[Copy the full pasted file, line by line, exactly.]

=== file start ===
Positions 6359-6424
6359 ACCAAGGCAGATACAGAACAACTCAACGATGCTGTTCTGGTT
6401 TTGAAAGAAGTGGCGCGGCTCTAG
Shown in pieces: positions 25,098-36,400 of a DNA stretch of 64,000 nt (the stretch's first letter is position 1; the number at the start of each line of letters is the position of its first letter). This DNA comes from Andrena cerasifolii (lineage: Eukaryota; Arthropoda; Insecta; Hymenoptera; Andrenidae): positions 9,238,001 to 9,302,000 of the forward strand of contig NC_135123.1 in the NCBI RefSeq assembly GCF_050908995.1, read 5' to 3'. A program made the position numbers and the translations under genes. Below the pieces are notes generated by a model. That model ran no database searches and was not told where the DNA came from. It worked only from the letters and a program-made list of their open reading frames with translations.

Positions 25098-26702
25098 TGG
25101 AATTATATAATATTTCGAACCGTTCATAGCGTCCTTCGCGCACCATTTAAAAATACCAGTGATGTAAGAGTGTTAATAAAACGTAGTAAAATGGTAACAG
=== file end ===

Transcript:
Positions 6359-6424
6359 ACCAAGGCAGATACAGAACAACTCAACGATGCTGTTCTGGTT
6401 TTGAAAGAAGTGGCGCGGCTCTAG
Shown in pieces: positions 25,098-36,400 of a DNA stretch of 64,000 nt (the stretch's first letter is position 1; the number at the start of each line of letters is the position of its first letter). This DNA comes from Andrena cerasifolii (lineage: Eukaryota; Arthropoda; Insecta; Hymenoptera; Andrenidae): positions 9,238,001 to 9,302,000 of the forward strand of contig NC_135123.1 in the NCBI RefSeq assembly GCF_050908995.1, read 5' to 3'. A program made the position numbers and the translations under genes. Below the pieces are notes generated by a model. That model ran no database searches and was not told where the DNA came from. It worked only from the letters and a program-made list of their open reading frames with translations.

Positions 25098-26702
25098 TGG
25101 AATTATATAATATTTCGAACCGTTCATAGCGTCCTTCGCGCACCATTTAAAAATACCAGTGATGTAAGAGTGTTAATAAAACGTAGTAAAATGGTAACAG